Gov. John Bel Edwards updates the public at a press conference amid the COVID-19 pandemic.

UPDATE: Though Gov. John Bel Edwards indicated he would issue the order closing schools until the end of the academic year on Tuesday, the order was delayed by one day. In an afternoon press conference on Wednesday, April 15, he and Acting State Superintendent announced that the order had gone into effect.

Public schools in Louisiana will not reopen this academic year, Gov. John Bel Edwards announced at a press conference Monday, as the state and nation battle the spread of COVID-19.

Edwards said he expects to finalize an order on Tuesday, but on Monday, he was clear about what it will contain.

“It is my intention now, to announce that school will not resume in the sense that students will be going to the school building,” he said at a Monday press conference. “But education will continue.”

The Louisiana Department of Education is in the middle of surveying its districts for a second time to see how many will offer online and distance learning opportunities. As of last month, only half of districts statewide were. But the NOLA Public Schools district confirmed last week all of its schools were offering distance learning.

“It’s just not going to be feasible to resume the operations of our schools this academic year,” he said Monday, noting many schools would only have three weeks remaining after his order expires April 30. “There will be more information on this tomorrow coming from me.”

Edwards had all but confirmed his intentions last week, hours after state education officials and district superintendents asked him to call off the school year. But, before making it official he said he wanted to meet with acting State Superintendent Beth Scioneaux to understand exactly what the state Department of Education wanted in such an order. 

Scioneaux and state Board of Elementary and Secondary Education officials have called remote learning plans “critical” and implored school districts to continue providing services to the best of their ability. 

Earlier this month, the NOLA Public Schools district confirmed all of its schools are offering remote learning while school is out, through a combination of paper packets, phone calls and online resources. Schools are still serving meals and the district has provided laptops and wireless hotspots to charter schools for students in need.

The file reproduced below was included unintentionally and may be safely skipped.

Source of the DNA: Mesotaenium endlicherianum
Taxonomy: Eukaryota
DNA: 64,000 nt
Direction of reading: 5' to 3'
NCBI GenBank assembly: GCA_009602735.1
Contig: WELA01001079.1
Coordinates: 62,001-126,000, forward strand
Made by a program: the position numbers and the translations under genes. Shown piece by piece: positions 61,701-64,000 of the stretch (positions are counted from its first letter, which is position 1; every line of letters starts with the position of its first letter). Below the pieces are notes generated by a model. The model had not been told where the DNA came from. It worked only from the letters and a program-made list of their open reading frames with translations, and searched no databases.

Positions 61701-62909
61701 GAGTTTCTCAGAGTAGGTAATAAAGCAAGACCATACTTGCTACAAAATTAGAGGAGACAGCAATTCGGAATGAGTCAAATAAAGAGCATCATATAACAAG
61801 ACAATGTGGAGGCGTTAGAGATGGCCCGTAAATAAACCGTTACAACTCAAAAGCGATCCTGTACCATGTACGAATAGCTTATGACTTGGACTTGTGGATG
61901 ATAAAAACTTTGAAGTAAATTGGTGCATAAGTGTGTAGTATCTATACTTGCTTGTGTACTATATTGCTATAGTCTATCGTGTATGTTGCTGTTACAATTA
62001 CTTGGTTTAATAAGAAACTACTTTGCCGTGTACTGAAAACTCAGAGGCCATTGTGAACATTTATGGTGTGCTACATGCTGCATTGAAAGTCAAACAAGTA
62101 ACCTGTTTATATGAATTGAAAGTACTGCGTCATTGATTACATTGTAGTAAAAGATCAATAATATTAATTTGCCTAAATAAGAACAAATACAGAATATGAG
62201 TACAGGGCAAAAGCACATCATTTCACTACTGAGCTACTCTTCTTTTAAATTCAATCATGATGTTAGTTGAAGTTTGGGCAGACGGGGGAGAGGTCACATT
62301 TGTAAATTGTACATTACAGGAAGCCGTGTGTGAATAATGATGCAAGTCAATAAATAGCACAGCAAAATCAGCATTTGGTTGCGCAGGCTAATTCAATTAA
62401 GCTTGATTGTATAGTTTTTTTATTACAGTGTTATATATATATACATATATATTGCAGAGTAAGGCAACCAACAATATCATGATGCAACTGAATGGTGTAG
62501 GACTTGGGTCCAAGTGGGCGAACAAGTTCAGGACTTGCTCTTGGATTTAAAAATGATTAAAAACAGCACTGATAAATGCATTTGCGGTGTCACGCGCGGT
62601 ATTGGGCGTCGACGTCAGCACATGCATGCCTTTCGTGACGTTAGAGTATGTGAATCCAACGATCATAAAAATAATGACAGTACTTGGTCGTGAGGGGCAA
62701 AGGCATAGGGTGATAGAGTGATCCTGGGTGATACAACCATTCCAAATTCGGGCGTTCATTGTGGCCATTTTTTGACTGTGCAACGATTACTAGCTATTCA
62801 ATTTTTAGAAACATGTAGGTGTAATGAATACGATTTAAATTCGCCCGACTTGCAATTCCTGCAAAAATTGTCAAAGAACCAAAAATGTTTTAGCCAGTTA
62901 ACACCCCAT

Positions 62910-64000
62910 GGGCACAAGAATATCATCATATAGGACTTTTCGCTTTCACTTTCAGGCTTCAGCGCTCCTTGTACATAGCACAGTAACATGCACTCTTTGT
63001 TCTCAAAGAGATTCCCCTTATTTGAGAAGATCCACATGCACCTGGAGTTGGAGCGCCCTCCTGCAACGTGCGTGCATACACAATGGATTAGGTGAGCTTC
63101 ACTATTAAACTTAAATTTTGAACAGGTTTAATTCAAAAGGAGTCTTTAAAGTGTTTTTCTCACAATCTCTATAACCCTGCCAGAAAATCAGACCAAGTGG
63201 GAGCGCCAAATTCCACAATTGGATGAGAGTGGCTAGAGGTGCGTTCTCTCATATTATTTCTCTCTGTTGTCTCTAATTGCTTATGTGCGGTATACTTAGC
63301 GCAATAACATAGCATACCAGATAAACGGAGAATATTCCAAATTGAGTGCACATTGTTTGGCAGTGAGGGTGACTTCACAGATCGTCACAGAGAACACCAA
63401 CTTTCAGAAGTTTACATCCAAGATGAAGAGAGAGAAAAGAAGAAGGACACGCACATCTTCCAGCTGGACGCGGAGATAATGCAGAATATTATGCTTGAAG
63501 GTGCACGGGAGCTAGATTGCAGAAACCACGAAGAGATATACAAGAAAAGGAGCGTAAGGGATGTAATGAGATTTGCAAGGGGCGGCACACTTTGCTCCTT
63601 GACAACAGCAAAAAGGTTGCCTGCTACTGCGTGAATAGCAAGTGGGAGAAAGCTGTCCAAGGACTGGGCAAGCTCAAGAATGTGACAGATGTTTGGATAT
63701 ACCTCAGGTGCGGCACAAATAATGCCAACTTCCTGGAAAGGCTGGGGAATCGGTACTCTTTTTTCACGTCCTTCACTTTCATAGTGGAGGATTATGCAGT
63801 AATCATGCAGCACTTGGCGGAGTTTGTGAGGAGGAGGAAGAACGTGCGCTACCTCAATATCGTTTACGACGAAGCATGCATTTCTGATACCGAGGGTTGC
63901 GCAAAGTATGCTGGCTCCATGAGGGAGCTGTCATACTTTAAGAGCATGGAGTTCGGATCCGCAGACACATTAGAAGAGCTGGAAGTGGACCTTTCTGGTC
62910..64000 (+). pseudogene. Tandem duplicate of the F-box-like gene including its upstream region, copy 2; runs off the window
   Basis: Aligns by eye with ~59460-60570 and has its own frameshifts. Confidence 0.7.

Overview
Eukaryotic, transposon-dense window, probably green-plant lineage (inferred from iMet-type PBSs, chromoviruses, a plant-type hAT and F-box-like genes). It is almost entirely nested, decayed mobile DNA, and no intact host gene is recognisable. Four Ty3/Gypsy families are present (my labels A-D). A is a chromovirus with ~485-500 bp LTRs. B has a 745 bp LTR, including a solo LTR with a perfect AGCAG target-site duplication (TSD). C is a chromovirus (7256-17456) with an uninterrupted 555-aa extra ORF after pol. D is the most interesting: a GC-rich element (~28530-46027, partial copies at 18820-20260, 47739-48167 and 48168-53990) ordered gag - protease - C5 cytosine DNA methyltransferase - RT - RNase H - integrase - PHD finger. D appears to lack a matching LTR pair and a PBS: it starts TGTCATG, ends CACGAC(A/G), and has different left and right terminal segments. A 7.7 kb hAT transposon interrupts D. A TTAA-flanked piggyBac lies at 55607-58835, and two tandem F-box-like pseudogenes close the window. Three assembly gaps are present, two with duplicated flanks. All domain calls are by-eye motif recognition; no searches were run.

But statewide, just over half of school districts are still teaching, according to a department survey. The department is resurveying districts with results due Tuesday.

Louisiana is not alone. More than a dozen states have cancelled school for the remainder of the academic year. Others are planning to start school early next fall or reteach curriculum when school opens again.

Edwards’ initial order came the week the first cases were diagnosed in New Orleans. On March 13, he ordered schools closed for one month. Later, he extended it along with his “stay-at-home order” through the end of April. 

If schools had resumed in person, the majority of them would have had just weeks left in their school year. BESE president Sandy Holloway questioned whether the risk of reopening was worth it, especially in a state with a high rate of underlying conditions. 

“The CDC factors for long-term facilities closure, based on available science, indicates that the citizens of our state are more at risk if children and staff are introduced into these facilities too soon,” she wrote in her Thursday letter to Edwards. 

With instructional minutes, state standardized tests and many other requirements waived for the year, schools have flexibility in how they evaluate students for course credit. School leaders said those waivers also helped ease pressure on students, families and teachers. 

The state has provided specific guidance for determining whether high school seniors are eligible to graduate. Guidance on how and whether to promote younger students is forthcoming. 

On Monday there were at least 557,663 confirmed cases of the virus and 22,116 reported deaths in the United States, according to the Washington Post. While the rate of new cases in New Orleans has slowed, Edwards said that is solely due to the mitigation measures in place and that the public must continue to follow social distancing guidelines and only make essential trips out of the home. 

At the end of his Monday press conference, Edwards said distance learning will continue in local districts.

“You’re going to have a lot more information coming from the school districts about what that will look like.”

Marta Jewson

Marta Jewson covers education in New Orleans for The Lens. She began her reporting career covering charter schools for The Lens and helped found the hyperlocal news site Mid-City Messenger. Jewson returned...